Besides that fact, the Primo Viaggio uses a good amount of EPS foam on the seat’s sides to protect your child from side impacts. Per Peg Perego (say that three times fast), it’s designed to protect the head, neck, and spine of the child, and the Side Impact Protection system is also adjustable. It even includes a bit of EPP foam (named SAFE, for a shock absorbing foam element) below the seat that is designed to crush during a collision, absorbing forces that would otherwise be transferred to your child’s neck and shoulders. I’m also a fan of the headrest, which is ″ wide and practically guaranteed to fit even the largest heads.
Infant : These are used for newborns and babies up to at least a year old (though not always preemie babies, depending on the weight) and are always rear-facing . Typically, these seats have a weight limit of 22 or 35 pounds before your child will have to move to a new seat. A benefit of this type of car seat is room for a head positioning pillow and a detachable base and carrier that makes it easy to move your child, even when he’s sleeping. Convertible : These seats work for toddlers and babies in both rear-facing and forward-facing modes. The former has a weight limit of up to 40 pounds and the latter can have a weight limit of 70 pounds or more. Remember that it is safest to keep your child in a rear-facing car seat for as long as possible. Also remember to check the lower weight limits. Some of these are actually 3-in-1 seats that can also convert into a booster seat. Booster Seats : Use booster seats for children who are at least four years old and weigh at least 40 pounds . These seats lift your child so that the vehicle lap and shoulder belts fit properly. There are high back and backless varieties. Infant VS Convertible Seat Convertible or infant car seats? This is a decision that many new parents will make. At the end of the day, the choice is yours as to which is best for your family. You should note that both types of seats have extremely safe options and both meet state and legal standards, or they wouldn’t be for sale.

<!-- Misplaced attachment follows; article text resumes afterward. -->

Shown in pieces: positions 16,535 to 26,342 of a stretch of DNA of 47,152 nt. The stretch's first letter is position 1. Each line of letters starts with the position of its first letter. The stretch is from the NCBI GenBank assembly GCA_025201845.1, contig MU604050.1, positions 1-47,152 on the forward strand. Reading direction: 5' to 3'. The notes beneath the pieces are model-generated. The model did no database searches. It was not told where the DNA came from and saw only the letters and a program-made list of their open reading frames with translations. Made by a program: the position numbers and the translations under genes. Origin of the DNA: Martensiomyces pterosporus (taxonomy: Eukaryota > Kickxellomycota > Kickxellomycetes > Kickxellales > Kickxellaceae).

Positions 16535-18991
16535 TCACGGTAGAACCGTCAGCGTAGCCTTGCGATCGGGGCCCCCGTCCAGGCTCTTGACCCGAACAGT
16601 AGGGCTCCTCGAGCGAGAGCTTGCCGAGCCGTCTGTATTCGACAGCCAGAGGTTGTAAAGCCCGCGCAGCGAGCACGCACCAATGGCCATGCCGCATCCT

Booster car seats are the next phase in car seats after the forward-facing stage when your child outgrows a convertible or forward-facing only seat. They are essentially combination seats without the forward-facing configuration. You can only use them in booster configurations. Best practices indicates that after rear-facing, you should forward-face harness until children reach the weight or height limits in the forward-facing position and are mature enough to use boosters, which is ideally no earlier than 5 . The drawbacks of booster seats is that they aren’t as versatile as combination seats. They have the advantage of being cheaper, lighter, and easier to use.